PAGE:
I knew this would happen someday. We did this topic about a year and a half ago, in December 2013!. Oops. It was a good meeting and my intro post had some nice links, many of which I’ve reproduced below. Now, there is not much in the way of new developments in this area since 2013, since whether there is a retirement crisis and how big depends on long-range projections that do not change much with short-term economic fluctuations. But, I still think we can freshen up this issue on Monday night in several ways.
First, we can look at the weird politics that surround anything having to do with the interests of the elderly in this country. Older voters are now the base of the Republican Party, even though they are the most reliant on the socialistic government programs (Social Security, Medicare, and others) conservatives claim to despise in the abstract: Why is that? Progressives say they are the great protectors of these programs, yet liberal proposals for new government spending almost always exclude the elderly and (possibly) would come at old folks’ expense.
Second, if there is a large looming U.S. retirement crisis, it is a function of some of the other problems we talk about all of the time. Low wages and income inequality in particular, but also rising health care costs and other problems. Are the solutions to our retirement crisis to be found in goosing Social Security or other government benefits, as some progressives like Elizabeth Warren and Bernie Sanders have proposed? Or, should any teeth-pullingly hard to get new spending be aimed at helping working people?
Lastly, we can view our retirement problems as part of an old problem that I’ve learned something shocking bout since our 2013 meeting: The “Great Risk Shift.” This is the huge transfer of financial costs and risks away from large institutions – corporations and governments – to employees and taxpayers that has occurred in the last 30 years. Via this book, I’ve just learned that hundreds of blue chip American companies have been using their employee pension plans as a kind of cash cow, looting them to pay for other priorities.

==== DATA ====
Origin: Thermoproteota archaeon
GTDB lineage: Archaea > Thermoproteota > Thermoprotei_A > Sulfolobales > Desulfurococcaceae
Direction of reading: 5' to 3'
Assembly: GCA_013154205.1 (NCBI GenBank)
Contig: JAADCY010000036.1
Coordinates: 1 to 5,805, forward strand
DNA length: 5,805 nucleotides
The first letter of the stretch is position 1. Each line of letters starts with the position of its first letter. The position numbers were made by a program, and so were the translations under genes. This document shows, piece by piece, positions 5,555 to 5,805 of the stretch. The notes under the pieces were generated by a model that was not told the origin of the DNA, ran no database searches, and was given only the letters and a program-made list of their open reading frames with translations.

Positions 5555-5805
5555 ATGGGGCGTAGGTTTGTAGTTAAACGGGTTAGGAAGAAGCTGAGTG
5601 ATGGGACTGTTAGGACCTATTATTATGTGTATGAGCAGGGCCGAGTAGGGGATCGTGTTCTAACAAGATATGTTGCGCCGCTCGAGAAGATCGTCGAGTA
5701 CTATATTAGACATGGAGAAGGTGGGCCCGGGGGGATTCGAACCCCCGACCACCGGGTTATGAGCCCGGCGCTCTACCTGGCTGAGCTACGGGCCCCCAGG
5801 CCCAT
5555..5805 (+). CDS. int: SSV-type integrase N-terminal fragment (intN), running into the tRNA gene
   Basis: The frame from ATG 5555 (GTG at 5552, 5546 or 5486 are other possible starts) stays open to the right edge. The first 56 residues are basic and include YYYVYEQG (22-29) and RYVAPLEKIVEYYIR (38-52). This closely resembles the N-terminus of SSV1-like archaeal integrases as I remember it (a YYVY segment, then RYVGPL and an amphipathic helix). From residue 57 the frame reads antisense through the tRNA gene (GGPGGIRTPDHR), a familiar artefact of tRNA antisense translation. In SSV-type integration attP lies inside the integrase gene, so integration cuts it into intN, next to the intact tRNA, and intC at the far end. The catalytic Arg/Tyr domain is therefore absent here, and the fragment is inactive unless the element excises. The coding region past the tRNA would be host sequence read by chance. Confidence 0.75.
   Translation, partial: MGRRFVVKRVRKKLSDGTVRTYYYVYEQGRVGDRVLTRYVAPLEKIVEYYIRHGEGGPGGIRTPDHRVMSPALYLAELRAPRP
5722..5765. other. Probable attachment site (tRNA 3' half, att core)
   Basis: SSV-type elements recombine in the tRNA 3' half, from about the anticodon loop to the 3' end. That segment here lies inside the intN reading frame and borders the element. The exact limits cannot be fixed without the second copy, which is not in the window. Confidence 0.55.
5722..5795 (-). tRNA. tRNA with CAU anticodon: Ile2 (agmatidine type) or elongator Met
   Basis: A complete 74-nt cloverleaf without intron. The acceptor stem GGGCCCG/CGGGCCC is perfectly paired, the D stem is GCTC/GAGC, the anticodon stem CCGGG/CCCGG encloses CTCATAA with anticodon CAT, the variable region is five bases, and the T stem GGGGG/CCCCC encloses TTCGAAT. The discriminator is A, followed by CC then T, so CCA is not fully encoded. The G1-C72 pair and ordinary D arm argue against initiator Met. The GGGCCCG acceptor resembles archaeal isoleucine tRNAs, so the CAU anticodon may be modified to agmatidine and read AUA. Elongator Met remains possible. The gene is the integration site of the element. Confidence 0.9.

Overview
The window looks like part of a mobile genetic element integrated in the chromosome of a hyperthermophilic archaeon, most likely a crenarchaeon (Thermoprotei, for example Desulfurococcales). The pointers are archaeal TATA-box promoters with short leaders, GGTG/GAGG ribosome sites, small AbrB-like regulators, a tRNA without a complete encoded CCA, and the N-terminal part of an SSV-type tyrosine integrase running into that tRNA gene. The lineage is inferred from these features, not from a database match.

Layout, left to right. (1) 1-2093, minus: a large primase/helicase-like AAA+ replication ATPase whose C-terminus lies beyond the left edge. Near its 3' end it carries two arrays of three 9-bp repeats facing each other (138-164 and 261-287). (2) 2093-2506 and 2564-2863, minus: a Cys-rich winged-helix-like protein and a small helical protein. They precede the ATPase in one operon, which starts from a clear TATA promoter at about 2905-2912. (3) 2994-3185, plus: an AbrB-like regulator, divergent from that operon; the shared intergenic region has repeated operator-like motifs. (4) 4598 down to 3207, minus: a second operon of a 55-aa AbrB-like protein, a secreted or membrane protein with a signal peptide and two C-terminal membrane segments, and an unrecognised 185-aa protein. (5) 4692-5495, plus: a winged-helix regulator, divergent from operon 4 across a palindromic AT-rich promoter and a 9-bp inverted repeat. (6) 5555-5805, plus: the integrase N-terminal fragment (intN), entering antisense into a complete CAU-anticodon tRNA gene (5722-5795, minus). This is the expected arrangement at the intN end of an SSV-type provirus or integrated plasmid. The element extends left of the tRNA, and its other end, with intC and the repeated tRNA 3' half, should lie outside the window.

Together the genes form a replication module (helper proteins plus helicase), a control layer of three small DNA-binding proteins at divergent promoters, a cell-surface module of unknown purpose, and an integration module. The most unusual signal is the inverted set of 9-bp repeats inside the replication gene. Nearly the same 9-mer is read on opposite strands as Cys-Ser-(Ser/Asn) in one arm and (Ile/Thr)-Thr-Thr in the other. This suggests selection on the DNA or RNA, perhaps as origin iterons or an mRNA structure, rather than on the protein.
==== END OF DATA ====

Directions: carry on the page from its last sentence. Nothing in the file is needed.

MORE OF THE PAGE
But in order to do any of these, it may be helpful to get a brief refresher on the basic issue of whether there might be a big retirement crisis in America’s future. I’ll try to do that in a short introduction. Have a nice Fourth of July and I’ll see you Monday.
Discussion Questions –
- Definitions: What makes for a “secure” retirement in the USA? What are the “3 legs” retirees are supposed to lean on financially?
- Leg 1 – Private pensions: Who gets company pensions and who does not? How adequate and well-funded are they? Have big companies really been looting them in recent years?
- Leg 2 – Savings/Investment: Same.
- Leg 3 – Social Security: How generous are its benefits and who relies most on it for retirement income? How big is its funding shortfall and how hard would that be to make up?
- 1+2+3: So, do experts predict a big future U.S. retirement crisis? Why/for whom? How sensitive are these estimates to small changes in assumptions?
- Fixes: What can and should be done about all this? Is spending more on the elderly the best place to spend any new public money?
SUGGESTED BACKGROUND READING –
Our last mtg on retirement –
- CivCon’s 12/13 meeting on retirement affordability. My ittro remarks are useful, IMO.
- (Many of the links are reproduced below, plus some NEW.)
Yes, a huge retirement crisis looms-
- Overall: 2pp pdf description of our (alleged??) looming retirement crisis.
- Private pensions:
- Personal savings:
- Social Security:
No, there is no looming crisis!
- Not in private sector pensions. A must-read. (Rebuttal here – It’s a bit technical but it has to be.)
- Not in Social Security.
Next Week: Can science explain the mind?